3-D Animation Shows Complex Geometry of Diesel Particulates
With funding from DOE's Vehicle Technologies Office, researchers at Argonne National Laboratory are studying particulate matter (PM) emitted by diesel engines, in hopes of gaining a better understanding of its form and constituents. What they've learned is that diesel PM has very complex, three-dimensional geometries, which most previous studies have observed only in two-dimensional images.
To expand on previous studies, the Argonne researchers are using a unique combination of thermophoretic sampling techniques and high-resolution transmission electron microscopy (TEM) to observe the detailed three-dimensional geometry of diesel particulates for the first time. These studies have captured detailed information on particulate morphology and fractal geometry, well beyond commercially available particulate size measurements. This work is enhancing scientists' fundamental understanding of the formation and destruction mechanisms for diesel particulates.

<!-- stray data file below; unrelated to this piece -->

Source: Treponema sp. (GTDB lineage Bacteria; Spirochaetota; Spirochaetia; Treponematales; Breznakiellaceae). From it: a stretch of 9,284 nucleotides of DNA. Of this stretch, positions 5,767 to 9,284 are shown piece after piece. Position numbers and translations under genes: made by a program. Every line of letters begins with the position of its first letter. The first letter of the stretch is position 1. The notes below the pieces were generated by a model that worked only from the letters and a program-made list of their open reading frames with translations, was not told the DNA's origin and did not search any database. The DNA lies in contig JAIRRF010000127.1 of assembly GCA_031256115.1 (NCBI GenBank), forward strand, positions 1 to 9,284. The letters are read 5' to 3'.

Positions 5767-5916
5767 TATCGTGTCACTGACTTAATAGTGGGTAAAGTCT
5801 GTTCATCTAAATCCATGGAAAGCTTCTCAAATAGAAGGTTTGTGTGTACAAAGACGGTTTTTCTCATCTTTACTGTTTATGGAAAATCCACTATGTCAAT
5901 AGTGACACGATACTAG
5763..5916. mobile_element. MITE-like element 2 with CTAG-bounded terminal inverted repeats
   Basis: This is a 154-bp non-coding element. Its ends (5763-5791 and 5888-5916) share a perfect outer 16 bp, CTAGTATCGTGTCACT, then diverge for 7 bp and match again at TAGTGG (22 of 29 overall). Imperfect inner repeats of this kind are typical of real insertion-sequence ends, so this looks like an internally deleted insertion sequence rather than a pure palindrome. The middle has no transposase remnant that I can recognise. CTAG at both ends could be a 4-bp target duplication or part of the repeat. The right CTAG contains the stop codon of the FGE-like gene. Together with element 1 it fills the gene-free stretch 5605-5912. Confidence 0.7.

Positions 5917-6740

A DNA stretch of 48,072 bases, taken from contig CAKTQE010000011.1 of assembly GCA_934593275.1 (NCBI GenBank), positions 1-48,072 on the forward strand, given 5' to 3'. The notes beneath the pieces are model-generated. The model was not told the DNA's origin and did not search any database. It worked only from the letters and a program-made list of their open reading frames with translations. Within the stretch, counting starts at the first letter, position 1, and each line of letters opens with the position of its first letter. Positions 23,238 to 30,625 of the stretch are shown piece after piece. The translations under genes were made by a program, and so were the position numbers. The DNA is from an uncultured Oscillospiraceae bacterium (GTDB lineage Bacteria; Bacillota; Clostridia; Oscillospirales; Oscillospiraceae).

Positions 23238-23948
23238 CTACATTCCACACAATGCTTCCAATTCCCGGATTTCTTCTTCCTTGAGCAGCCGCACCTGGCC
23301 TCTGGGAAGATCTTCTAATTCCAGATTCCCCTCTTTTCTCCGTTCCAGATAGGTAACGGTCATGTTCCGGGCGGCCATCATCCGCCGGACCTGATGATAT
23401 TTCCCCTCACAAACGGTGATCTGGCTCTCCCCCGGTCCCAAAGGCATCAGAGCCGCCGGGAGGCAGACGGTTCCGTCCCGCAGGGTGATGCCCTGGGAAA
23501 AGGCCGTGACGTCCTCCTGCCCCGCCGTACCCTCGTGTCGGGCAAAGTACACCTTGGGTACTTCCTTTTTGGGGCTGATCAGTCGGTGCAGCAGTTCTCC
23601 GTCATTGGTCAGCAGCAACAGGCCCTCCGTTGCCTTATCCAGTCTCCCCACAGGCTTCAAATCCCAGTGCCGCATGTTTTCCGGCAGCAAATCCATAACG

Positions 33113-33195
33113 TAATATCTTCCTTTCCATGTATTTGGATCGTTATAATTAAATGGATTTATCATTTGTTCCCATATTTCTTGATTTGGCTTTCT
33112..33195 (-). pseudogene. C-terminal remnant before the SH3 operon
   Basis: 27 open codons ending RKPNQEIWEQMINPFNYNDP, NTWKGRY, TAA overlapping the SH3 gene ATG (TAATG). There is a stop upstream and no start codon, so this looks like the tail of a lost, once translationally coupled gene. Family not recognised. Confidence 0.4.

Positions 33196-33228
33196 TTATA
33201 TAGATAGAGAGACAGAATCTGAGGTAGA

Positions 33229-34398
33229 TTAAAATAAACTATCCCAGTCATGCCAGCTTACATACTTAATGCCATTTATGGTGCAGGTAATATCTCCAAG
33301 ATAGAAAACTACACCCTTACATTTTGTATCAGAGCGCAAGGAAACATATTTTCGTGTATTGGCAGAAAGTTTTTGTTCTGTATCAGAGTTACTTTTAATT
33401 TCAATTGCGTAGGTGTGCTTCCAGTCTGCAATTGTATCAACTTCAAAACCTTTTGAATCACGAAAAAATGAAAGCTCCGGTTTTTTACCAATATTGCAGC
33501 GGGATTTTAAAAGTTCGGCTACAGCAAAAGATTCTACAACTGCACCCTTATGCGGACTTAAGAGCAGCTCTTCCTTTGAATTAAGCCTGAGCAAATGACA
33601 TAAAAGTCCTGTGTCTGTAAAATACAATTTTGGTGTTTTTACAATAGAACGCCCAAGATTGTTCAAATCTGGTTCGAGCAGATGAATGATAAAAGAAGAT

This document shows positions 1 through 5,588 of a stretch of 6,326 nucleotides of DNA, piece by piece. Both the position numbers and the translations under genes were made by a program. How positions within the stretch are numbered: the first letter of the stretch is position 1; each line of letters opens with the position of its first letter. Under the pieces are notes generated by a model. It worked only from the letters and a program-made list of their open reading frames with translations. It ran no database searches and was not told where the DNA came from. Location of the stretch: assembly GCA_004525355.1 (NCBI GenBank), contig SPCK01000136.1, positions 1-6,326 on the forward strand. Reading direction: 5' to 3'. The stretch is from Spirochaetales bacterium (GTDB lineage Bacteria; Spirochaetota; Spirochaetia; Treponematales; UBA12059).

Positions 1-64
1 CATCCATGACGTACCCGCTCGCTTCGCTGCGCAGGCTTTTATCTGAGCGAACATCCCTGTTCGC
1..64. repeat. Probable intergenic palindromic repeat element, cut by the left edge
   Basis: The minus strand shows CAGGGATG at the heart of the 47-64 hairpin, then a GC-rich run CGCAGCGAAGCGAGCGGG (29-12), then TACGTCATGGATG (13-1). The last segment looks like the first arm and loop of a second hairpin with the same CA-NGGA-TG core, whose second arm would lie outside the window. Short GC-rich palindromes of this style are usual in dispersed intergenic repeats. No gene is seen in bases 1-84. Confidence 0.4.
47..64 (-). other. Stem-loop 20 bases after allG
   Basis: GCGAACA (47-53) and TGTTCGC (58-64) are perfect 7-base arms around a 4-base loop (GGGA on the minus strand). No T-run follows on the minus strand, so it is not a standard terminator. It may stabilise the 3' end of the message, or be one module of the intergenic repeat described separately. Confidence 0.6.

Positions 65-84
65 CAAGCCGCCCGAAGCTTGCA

A common misconception about diesel particulate matter is that its shape is always spherical. In TEM images of particulates, however, particulates appear to consist of an agglomeration of numerous spherical primary particles. These aggregate particles show a stretched chain-like shape at large, independent of engine speed and load conditions. These particulates, in which tens to hundreds of primary particles were clustered around each other, were distributed in a wide range of sizes from tens of nanometers to a few microns. This finding showed that the spherical particle shape assumed in commercial particulate measurement instruments (such as scattering mobility particle sizers, low-pressure impactors, etc.) does not reflect the true nature of particulate spatial geometry.